Meniere's disease: prevalence of contralateral ear involvement

John W House, Joni K Doherty, Laurel M Fisher, M Jennifer Derebery, Karen I Berliner
Otology & Neurotology 2006, 27 (3): 355-61

OBJECTIVE: Determine the prevalence and time interval for conversion from unilateral to bilateral involvement in Meniere's disease and cochlear hydrops.

STUDY DESIGN AND SETTING: Retrospective chart review in a tertiary otologic referral center.

PATIENTS: 232 patients diagnosed with Meniere's Disease (n=186) or cochlear hydrops (n=46) between 1959 and 2001, who visited the clinic over a five-year period between 1997-2001 and have at least 2 audiograms more than 12 months apart.

MAIN OUTCOME MEASURES: Prevalence of cochlear hydrops relative to Meniere's Disease, rate of progression from unilateral to bilateral involvement; interval between unilateral onset of symptoms and bilateral involvement; and rate of progression from cochlear hydrops to Meniere's disease.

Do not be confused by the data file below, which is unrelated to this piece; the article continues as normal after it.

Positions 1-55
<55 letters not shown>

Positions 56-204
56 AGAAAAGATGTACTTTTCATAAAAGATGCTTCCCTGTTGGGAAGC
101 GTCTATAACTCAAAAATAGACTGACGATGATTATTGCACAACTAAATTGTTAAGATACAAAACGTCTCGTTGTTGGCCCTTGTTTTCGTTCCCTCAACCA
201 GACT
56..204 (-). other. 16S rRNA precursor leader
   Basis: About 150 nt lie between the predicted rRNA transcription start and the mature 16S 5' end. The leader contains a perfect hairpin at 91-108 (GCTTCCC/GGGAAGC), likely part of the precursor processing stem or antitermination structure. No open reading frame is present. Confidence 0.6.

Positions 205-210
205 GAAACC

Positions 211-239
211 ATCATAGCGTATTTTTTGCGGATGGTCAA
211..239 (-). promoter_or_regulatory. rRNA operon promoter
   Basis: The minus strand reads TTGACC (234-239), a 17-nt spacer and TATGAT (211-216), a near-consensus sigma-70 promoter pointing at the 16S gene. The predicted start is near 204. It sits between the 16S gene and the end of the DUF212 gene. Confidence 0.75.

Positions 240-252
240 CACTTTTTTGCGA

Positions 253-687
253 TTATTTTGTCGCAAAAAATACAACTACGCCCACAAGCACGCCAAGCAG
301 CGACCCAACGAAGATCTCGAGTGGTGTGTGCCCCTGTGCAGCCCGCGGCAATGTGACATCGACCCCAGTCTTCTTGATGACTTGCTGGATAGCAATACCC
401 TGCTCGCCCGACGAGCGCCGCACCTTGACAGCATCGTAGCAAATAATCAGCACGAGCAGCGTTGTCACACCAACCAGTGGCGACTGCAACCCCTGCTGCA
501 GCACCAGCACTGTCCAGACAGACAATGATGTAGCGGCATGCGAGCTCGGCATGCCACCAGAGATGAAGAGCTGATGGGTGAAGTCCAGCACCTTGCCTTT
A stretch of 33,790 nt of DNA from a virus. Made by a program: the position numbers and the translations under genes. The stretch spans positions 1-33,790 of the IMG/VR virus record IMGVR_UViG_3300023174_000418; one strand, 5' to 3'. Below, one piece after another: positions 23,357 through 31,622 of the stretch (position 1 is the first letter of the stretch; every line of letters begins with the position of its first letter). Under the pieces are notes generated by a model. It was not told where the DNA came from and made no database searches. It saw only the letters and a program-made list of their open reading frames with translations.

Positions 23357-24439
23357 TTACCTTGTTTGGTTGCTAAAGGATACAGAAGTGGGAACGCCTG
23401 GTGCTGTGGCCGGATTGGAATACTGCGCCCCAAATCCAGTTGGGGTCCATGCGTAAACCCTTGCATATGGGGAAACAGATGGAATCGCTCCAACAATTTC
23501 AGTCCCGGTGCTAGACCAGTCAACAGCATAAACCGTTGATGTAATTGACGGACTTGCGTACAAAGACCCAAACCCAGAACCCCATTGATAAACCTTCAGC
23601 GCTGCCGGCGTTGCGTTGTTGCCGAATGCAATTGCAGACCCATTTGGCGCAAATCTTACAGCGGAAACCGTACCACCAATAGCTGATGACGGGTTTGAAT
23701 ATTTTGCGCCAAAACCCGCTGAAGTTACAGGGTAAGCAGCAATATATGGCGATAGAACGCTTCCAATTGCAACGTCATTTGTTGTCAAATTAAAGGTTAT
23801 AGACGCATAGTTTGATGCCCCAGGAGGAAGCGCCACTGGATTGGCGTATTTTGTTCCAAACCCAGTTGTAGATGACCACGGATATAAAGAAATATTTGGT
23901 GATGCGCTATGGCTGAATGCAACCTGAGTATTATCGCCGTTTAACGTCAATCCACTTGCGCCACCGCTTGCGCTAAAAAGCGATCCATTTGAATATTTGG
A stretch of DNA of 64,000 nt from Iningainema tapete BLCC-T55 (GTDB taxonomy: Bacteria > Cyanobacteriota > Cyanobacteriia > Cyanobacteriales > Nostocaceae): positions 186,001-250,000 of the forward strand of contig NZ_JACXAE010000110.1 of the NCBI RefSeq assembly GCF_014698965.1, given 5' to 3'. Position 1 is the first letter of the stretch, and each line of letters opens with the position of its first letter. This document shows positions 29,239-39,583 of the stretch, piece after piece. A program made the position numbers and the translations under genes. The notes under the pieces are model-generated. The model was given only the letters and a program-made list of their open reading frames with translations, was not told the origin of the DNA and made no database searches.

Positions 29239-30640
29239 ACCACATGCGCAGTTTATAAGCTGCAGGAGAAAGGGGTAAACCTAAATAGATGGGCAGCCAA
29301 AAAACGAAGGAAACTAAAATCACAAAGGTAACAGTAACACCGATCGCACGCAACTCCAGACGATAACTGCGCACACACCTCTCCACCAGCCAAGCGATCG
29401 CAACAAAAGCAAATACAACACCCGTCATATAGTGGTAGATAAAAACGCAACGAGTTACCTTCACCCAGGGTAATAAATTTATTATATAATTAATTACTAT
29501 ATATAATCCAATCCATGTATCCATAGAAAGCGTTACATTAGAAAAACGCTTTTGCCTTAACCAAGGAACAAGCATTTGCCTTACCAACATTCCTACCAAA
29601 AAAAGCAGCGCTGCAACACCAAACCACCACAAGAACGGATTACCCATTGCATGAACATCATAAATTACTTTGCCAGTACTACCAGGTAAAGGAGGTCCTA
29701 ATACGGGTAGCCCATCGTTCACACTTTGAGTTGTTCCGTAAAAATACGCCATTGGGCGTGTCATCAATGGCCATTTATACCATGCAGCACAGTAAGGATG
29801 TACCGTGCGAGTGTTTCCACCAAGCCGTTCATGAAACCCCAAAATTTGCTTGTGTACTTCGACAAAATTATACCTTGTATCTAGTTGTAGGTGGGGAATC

RESULTS: Initial diagnosis was Meniere's disease in 71% and cochlear hydrops in 29% of all 950 hydropic patients presenting between 1997 and 2001. In the study sample, Meniere's disease was bilateral at presentation in 11%; an additional 12% (14% of unilaterals) became bilateral during the follow-up period. At presentation, 6.5% of cochlear hydrops patients were bilateral, with another 26% becoming bilateral. Conversion from cochlear hydrops to Meniere's disease occurred in 33% and some of these are included among the bilateral. The average time interval for conversion from unilateral to bilateral Meniere's was 7.6 years (SD=7.0 years).

CONCLUSION: Most otologists are aware of the potential for contralateral ear involvement and conversion from cochlear hydrops to Meniere's disease after diagnosis. These changes are significant, require long-term follow-up for detection, and may necessitate further treatment. Patients should be counseled regarding this potential when interventions are considered, especially with respect to ablative treatments.

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